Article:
Japanese University Awards the First Ninja Studies Degree in New Program

Ninja Studies Degree

Photo: Stock Photos from VARAVIN88/Shutterstock

Being a ninja is about more than just swinging swords and throwing ninja stars. Popular culture fantasies of ninjas present only one facet of the complex history of these legendary warriors. In feudal Japan, ninjas were highly trained and distinct from higher-class samurai; among a ninja's duties were espionage, assassinations, and other covert operations. While the last major conflict to involve ninjas was in 1637, a Japanese university attracted media attention when it began offering a ninja studies degree in 2018. The first graduate of this course—Genichi Mitsuhashi—was recently awarded his masters in ninja studies.

The masters degree program is run by the International Ninja Research Center at Mei University, founded in 2017. For those interested in ninja studies, a deep knowledge of Japanese history is required. Professor Yuji Yamada, who directs the Ninja Research Center, told the The Japan Times, “We get many inquiries from overseas but I have to say one thing: This is a course to learn about the ninja, not to become one.” The art of the ninja—ninjutsu—is a focus for scholarship and respect.

As one of their earliest students, Mitsuhashi had to pass examinations in Japanese history and reading tests in ninja documents for admission. The course of study is primarily historical, although strategies of stealth and survival are also taught. Students are not required to be ninjas, but Mitsuhashi has devoted his life to the study and practice of the ancient art. While he hopes to complete his PhD in ninja studies, he lives the day-to-day life of many past ninjas. In the morning, he farms, followed by training and martial arts in the afternoon. He also runs a local inn using the produce he grows.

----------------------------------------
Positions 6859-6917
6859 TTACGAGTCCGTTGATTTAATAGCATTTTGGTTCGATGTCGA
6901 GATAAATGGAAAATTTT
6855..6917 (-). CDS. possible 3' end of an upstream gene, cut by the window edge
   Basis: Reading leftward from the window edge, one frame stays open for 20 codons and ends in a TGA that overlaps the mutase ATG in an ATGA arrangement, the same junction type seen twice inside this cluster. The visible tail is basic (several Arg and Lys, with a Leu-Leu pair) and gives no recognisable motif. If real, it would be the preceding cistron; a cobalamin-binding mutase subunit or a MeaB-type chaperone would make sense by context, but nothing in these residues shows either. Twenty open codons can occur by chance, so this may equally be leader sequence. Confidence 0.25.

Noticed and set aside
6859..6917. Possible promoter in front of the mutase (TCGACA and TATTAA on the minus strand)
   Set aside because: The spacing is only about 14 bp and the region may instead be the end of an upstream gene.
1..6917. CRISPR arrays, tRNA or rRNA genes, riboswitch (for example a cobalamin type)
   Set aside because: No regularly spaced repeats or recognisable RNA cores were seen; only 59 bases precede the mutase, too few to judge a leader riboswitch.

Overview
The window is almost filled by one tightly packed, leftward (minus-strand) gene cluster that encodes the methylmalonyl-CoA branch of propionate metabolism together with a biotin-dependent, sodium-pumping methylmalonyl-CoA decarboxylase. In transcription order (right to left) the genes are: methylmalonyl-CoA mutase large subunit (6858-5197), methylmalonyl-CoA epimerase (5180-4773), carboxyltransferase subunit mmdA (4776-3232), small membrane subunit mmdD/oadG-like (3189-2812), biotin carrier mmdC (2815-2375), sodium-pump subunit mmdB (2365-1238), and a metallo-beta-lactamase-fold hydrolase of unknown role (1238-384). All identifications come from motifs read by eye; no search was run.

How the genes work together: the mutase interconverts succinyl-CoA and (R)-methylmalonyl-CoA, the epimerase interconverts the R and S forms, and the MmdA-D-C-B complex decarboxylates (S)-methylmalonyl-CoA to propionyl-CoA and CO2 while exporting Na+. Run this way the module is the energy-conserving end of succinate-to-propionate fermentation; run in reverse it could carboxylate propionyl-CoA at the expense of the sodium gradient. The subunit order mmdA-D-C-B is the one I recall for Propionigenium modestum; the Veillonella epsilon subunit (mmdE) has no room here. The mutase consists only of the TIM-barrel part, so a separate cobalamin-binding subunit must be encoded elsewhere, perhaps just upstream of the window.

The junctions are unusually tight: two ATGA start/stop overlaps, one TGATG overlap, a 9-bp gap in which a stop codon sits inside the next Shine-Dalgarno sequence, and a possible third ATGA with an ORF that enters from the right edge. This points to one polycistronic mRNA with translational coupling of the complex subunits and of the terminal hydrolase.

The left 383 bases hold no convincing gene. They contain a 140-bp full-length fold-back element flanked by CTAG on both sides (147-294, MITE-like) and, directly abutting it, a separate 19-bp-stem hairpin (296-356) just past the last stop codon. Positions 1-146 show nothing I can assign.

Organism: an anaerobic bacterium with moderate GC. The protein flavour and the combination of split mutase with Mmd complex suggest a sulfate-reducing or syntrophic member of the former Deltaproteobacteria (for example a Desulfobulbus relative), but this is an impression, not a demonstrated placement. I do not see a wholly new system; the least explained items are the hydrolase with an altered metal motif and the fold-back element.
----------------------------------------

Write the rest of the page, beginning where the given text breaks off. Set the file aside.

If you would like to learn more about the history of ninjas, International Ninja Research Center provides a number of online resources. And for more quick snippets of ninja history, ThoughtCo wrote an informative piece on famous ninjas (including women) who made history.

A Japanese university just awarded the first ever ninja studies degree to graduate Genichi Mitsuhashi.

The program is intensive and focuses on the history of Japanese ninjas and their craft. Graduates do not have to physically train, but Mitsuhashi has embraced the ninja way of life.

To enter the ninja studies degree program, prospective students must pass exams in Japanese history and historical ninja documents.

Ninja and Prince Assassination Plot

A ninja and Prince Hikaru Genji, woodblock print on paper by Utagawa Kunisada, 1853. (Photo: Wikimedia Commons [Public domain])

Covert, trained warriors have a long tradition in Japan. Ninjas served as spies and assassins beginning in the 15th century.

Ninja, woodblock print on paper by Katsushika Hokusai, 1817. (Photo: Wikimedia Commons [Public domain])

Many professional ninjas historically came from the Iga and Kōga clans. They are distinct from samurai in training and status.

The plains of Iga, where many professional ninjas trained as members of the Iga clan. (Photo: Outside147~commonswiki via Wikimedia Commons [CC BY-SA 3.0])

h/t: [UNILAD, The Japan Times]

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Madeleine Muzdakis

Madeleine Muzdakis is a Contributing Writer at My Modern Met and a historian of early modern Britain & the Atlantic world. She holds a BA in History and Mathematics from Brown University and an MA in European & Russian Studies from Yale University. Madeleine has worked in archives and museums for years with a particular focus on photography and arts education. When she isn’t writing, she enjoys hiking, film photography, and studying law while cuddling with her cat Georgia.
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